From 2008 to 2011, Americans were generally more likely to say local housing prices would decrease or stay the same than to say they would increase. As housing prices began to rise in 2012, Americans' predictions for local housing prices grew more optimistic. By 2013, Americans' views of increased housing values in their local area had jumped. They have stayed relatively high since. But the percentage saying housing prices will increase has not yet recovered to the levels seen in 2005 and early 2006, before the housing bubble burst.


Americans living in the West (64%) and South (61%) are significantly more likely than those in the East (48%) and Midwest (45%) to say they expect local housing prices to increase.

Fewer Americans Think They Will Buy a Home

Regardless of views of the housing market, the majority of nonhomeowners continue to say they intend to buy a home in the foreseeable future. Currently, 59% of nonhomeowners think they will buy a home at some point within the next 10 years. This is down slightly from 67% in 2013, but similar to the 58% recorded in 2015. Of course, it is unlikely that all those who say they plan to buy a home will actually do so, but these figures indicate the extent to which homeownership is still a desirable goal for many Americans.

U.S. Nonhomeowners' Expectations for Buying Home
Based on what you know right now, do you think you will buy a home in the next year, in the next five years, in the next 10 years, or are you unlikely to buy a home in the forseeable future?
  2013% 2015% 2016%
Next year 8 7 9
Next five years 37 36 32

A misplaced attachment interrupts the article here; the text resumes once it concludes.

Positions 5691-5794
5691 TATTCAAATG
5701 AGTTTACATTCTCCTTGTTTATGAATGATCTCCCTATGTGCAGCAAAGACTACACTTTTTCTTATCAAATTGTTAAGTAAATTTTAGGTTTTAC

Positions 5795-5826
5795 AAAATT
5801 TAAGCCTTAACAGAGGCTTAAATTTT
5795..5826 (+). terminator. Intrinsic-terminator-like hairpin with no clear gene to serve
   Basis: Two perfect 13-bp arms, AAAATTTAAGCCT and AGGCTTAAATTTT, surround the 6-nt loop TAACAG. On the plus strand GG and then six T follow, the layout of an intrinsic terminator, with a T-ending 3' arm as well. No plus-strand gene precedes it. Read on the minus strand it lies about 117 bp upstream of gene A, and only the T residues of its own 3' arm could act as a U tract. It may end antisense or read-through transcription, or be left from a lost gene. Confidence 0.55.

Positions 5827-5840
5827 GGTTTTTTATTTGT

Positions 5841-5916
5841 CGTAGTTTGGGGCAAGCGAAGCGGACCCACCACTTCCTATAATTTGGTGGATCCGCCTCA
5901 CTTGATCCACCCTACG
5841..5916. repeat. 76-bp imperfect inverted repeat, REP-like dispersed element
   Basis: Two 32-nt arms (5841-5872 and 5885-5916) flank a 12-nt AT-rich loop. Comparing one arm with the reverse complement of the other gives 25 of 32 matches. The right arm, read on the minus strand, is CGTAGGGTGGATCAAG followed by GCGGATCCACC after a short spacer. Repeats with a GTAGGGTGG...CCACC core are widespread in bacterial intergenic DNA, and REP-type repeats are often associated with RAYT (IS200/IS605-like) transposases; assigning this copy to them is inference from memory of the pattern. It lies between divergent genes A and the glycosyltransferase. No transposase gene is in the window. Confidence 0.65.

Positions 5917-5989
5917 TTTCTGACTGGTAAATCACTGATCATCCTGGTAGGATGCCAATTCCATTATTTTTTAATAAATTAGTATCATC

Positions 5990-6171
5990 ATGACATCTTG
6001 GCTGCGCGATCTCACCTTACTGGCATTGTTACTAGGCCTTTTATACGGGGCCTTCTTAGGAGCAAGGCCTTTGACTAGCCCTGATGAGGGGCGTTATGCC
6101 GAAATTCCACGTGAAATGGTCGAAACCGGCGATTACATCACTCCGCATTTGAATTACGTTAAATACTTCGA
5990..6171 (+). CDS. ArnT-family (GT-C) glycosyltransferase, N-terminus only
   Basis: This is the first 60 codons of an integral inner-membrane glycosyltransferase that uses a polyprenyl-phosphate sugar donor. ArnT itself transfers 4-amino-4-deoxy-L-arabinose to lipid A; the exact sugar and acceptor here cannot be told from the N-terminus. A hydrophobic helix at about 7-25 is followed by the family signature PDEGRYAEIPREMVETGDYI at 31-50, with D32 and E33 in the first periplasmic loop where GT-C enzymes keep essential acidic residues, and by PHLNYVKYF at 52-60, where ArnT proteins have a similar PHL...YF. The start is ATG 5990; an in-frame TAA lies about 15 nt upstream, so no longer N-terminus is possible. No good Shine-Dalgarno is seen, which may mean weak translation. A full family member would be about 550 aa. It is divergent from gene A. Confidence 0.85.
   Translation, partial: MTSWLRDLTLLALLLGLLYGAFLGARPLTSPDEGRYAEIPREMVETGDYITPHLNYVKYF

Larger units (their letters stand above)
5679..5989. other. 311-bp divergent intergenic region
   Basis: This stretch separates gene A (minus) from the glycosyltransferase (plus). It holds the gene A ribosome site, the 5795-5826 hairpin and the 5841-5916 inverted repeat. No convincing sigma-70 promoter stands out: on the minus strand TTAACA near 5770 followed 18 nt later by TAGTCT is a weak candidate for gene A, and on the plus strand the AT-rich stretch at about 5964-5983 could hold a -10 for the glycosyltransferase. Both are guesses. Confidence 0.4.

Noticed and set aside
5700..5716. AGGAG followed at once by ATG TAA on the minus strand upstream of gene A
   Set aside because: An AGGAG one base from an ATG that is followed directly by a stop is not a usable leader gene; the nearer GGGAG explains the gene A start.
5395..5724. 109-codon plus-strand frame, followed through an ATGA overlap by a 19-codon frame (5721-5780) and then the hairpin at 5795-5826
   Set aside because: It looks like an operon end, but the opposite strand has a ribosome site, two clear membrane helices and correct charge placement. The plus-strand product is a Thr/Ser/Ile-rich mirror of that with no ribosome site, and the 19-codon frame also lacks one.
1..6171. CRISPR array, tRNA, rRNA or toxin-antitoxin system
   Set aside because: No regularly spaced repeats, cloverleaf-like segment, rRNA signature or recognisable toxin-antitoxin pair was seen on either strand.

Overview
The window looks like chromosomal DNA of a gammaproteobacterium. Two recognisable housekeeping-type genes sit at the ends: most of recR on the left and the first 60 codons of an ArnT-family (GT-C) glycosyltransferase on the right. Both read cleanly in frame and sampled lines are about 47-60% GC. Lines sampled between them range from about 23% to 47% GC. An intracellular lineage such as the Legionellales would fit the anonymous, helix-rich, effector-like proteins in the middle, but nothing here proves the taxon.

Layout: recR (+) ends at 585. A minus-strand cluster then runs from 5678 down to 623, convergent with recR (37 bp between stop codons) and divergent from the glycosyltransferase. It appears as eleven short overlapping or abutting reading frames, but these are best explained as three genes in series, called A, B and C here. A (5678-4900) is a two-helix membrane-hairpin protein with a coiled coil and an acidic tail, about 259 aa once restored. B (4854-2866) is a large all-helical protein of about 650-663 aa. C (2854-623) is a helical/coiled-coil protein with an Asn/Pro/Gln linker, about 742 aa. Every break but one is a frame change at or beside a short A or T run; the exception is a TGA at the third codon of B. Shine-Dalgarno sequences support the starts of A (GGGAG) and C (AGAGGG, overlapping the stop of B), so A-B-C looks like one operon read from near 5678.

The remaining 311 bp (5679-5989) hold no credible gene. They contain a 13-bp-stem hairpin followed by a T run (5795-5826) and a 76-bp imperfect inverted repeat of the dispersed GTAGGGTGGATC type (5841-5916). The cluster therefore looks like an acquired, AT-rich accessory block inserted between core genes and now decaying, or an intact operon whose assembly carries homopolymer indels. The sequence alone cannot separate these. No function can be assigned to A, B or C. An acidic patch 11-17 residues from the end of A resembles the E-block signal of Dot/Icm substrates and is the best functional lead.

Next 10 years 22 15 18
Not for the foreseeable future 31 41 38



Although economic confidence is higher now than at most points in recent years and mortgage rates remain low, Americans are a bit less positive about the homebuying climate than they have been since 2009. Americans' belief that home prices in their area are on the rise, coupled with reports indicating there is a lack of inventory of available homes in many areas, may leave many with the sense that market conditions currently favor sellers over buyers.

Still, the majority of nonhomeowners say they think they will buy a home in the future, and Americans continue to say real estate is the best long-term investment. But rising home prices, growing student debt burden, delayed marriage and childbearing, and worries about the state of the economy could result in more nonhomeowners delaying or forgoing a house. Young adults -- the least likely across age groups to say real estate is the best long-term investment -- may be reluctant to make a house their single most valuable asset after witnessing the housing market collapse. But rising rents, which make owning less expensive than renting in many areas, might nudge Americans toward homeownership.

Historical data are available in Gallup Analytics.

Survey Methods

Results for this Gallup poll are based on telephone interviews conducted April 6-10, 2016, with a random sample of 1,015 adults, aged 18 and older, living in all 50 U.S. states and the District of Columbia. For results based on the total sample of national adults, the margin of sampling error is ±4 percentage points at the 95% confidence level. For results based on the total sample of 687 homeowners, the margin of sampling error is ±5 percentage points at the 95% confidence level. All reported margins of sampling error include computed design effects for weighting.

Each sample of national adults includes a minimum quota of 60% cellphone respondents and 40% landline respondents, with additional minimum quotas by time zone within region. Landline and cellular telephone numbers are selected using random-digit-dial methods.

View complete question responses and trends.

Learn more about how the Gallup Poll Social Series works.